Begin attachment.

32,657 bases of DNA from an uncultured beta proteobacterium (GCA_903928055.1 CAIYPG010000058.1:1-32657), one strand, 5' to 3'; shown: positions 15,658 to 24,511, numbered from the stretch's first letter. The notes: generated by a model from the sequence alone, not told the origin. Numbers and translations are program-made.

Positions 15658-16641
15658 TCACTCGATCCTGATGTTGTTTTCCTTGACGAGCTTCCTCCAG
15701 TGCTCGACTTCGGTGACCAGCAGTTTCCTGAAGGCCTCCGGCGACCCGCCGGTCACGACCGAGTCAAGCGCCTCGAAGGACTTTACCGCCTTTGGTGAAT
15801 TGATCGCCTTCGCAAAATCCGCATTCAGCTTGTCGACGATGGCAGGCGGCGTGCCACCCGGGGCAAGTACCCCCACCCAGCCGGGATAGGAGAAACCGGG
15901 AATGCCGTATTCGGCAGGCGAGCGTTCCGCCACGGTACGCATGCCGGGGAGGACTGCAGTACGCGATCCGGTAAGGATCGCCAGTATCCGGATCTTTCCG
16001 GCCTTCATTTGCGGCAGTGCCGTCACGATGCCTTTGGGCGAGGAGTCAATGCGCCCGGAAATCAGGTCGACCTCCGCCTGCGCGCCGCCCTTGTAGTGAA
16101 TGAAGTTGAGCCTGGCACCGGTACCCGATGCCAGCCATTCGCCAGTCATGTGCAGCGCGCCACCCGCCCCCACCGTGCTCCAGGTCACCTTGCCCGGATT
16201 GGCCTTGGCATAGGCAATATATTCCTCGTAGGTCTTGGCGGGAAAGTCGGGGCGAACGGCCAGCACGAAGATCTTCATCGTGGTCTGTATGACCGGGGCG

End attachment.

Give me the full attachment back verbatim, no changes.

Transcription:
32,657 bases of DNA from an uncultured beta proteobacterium (GCA_903928055.1 CAIYPG010000058.1:1-32657), one strand, 5' to 3'; shown: positions 15,658 to 24,511, numbered from the stretch's first letter. The notes: generated by a model from the sequence alone, not told the origin. Numbers and translations are program-made.

Positions 15658-16641
15658 TCACTCGATCCTGATGTTGTTTTCCTTGACGAGCTTCCTCCAG
15701 TGCTCGACTTCGGTGACCAGCAGTTTCCTGAAGGCCTCCGGCGACCCGCCGGTCACGACCGAGTCAAGCGCCTCGAAGGACTTTACCGCCTTTGGTGAAT
15801 TGATCGCCTTCGCAAAATCCGCATTCAGCTTGTCGACGATGGCAGGCGGCGTGCCACCCGGGGCAAGTACCCCCACCCAGCCGGGATAGGAGAAACCGGG
15901 AATGCCGTATTCGGCAGGCGAGCGTTCCGCCACGGTACGCATGCCGGGGAGGACTGCAGTACGCGATCCGGTAAGGATCGCCAGTATCCGGATCTTTCCG
16001 GCCTTCATTTGCGGCAGTGCCGTCACGATGCCTTTGGGCGAGGAGTCAATGCGCCCGGAAATCAGGTCGACCTCCGCCTGCGCGCCGCCCTTGTAGTGAA
16101 TGAAGTTGAGCCTGGCACCGGTACCCGATGCCAGCCATTCGCCAGTCATGTGCAGCGCGCCACCCGCCCCCACCGTGCTCCAGGTCACCTTGCCCGGATT
16201 GGCCTTGGCATAGGCAATATATTCCTCGTAGGTCTTGGCGGGAAAGTCGGGGCGAACGGCCAGCACGAAGATCTTCATCGTGGTCTGTATGACCGGGGCG